Red October

At CloudFlare, we are always looking for better ways to secure the data we’re entrusted with. This means hardening our system against outside threats such as hackers, but it also means protecting against insider threats. According to a recent Verizon report, insider threats account for around 14% of data breaches in 2013. While we perform background checks and carefully screen team members, we also implement technical barriers to protect the data with which we are entrusted.

One good information security practice is known as the “two-man rule.” It comes from military history, where a nuclear missile couldn’t be launched unless two people agreed and turned their launch keys simultaneously. This requirement was introduced in order to prevent one individual from accidentally (or intentionally) starting World War III.

To prevent the risk of rogue employees misusing sensitive data we built a service in Go to enforce the two-person rule. We call the service Red October after the famous scene from “The Hunt for Red October.” In line with our philosophy on security software, we are open sourcing the technology so you can use it in your own organization (here’s a link to the public Github repo). If you are interested in the nitty-gritty details, read on.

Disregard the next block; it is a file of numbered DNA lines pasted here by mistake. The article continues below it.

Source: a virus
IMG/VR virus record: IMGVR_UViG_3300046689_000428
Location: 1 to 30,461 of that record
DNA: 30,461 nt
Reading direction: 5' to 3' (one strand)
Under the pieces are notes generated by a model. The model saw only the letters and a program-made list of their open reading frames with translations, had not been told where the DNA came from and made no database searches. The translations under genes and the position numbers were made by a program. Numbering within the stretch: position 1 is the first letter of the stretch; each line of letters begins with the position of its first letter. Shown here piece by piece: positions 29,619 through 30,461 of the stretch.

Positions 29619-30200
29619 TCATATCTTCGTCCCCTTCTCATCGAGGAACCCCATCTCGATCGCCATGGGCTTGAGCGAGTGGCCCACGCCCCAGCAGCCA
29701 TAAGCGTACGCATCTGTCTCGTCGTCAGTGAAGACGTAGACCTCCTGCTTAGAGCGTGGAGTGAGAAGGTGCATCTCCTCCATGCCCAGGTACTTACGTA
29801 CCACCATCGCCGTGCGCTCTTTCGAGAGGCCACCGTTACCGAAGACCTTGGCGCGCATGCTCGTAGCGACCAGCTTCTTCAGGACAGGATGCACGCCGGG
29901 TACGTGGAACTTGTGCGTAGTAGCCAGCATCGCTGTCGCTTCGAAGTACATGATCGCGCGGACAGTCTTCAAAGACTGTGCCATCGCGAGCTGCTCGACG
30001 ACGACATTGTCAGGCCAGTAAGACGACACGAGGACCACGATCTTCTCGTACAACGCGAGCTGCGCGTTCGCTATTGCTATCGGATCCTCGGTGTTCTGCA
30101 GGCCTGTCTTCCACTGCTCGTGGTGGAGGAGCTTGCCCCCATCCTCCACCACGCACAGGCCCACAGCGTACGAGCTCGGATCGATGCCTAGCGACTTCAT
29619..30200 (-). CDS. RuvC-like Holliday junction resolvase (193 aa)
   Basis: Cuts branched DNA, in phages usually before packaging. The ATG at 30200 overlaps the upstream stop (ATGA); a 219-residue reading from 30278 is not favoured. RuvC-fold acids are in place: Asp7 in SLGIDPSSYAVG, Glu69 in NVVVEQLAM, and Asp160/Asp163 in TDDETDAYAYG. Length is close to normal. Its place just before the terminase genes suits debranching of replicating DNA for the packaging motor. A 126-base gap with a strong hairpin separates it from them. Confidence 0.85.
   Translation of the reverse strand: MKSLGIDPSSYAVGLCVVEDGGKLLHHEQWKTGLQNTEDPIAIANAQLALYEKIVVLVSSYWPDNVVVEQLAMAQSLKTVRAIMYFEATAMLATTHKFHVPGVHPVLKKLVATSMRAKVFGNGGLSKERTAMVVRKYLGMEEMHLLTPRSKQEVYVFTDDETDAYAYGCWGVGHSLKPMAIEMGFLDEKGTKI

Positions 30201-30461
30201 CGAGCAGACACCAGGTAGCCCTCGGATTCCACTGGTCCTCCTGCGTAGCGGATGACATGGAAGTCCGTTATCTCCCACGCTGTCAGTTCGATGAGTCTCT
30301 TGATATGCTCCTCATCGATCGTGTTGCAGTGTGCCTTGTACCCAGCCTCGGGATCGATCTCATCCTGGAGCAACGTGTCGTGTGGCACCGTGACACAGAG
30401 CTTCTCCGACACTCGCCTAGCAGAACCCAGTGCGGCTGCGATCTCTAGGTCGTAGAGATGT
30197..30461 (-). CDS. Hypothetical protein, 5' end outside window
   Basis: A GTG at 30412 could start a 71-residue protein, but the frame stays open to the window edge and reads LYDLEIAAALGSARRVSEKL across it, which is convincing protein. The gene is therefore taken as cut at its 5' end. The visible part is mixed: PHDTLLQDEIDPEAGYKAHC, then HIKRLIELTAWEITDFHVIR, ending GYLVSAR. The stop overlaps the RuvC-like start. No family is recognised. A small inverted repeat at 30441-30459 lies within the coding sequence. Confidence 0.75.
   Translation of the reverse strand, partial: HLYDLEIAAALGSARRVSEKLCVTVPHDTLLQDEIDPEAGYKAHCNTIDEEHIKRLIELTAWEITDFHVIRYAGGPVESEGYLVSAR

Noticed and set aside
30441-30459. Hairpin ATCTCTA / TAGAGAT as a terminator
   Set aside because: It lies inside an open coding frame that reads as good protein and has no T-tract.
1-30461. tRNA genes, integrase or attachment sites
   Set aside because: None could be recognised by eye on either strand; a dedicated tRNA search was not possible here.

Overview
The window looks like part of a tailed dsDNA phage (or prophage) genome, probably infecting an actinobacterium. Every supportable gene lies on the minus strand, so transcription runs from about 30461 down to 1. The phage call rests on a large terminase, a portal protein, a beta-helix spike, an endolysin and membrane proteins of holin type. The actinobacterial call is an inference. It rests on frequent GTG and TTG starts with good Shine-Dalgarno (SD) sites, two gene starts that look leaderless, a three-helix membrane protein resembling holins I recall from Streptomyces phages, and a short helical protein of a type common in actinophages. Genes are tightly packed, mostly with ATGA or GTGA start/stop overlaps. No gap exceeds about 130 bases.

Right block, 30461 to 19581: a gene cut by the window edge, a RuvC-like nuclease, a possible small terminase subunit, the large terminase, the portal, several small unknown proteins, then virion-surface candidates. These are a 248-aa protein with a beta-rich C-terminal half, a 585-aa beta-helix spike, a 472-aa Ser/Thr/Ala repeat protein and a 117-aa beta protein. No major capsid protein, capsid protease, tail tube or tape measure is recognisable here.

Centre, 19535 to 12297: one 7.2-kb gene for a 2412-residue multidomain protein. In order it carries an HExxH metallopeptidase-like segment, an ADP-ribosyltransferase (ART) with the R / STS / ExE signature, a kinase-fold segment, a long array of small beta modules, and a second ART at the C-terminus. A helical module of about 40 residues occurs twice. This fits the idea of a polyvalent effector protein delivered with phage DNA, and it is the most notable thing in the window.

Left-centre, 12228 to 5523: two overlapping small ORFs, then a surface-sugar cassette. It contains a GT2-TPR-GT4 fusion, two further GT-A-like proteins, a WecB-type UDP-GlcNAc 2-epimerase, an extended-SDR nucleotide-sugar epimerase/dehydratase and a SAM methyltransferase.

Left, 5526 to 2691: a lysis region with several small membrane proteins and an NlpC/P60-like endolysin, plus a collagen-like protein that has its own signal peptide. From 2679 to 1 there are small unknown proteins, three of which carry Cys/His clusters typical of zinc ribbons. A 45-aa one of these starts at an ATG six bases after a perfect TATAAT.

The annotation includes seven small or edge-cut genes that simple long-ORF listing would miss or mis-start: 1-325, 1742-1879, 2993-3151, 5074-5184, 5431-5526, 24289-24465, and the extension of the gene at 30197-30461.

Red October is a cryptographically-secure implementation of the two-person rule to protect sensitive data. From a technical perspective, Red October is a software-based encryption and decryption server. The server can be used to encrypt a payload in such a way that no one individual can decrypt it. The encryption of the payload is cryptographically tied to the credentials of the authorized users.

Authorized persons can delegate their credentials to the server for a period of time. The server can decrypt any previously-encrypted payloads as long as the appropriate number of people have delegated their credentials to the server.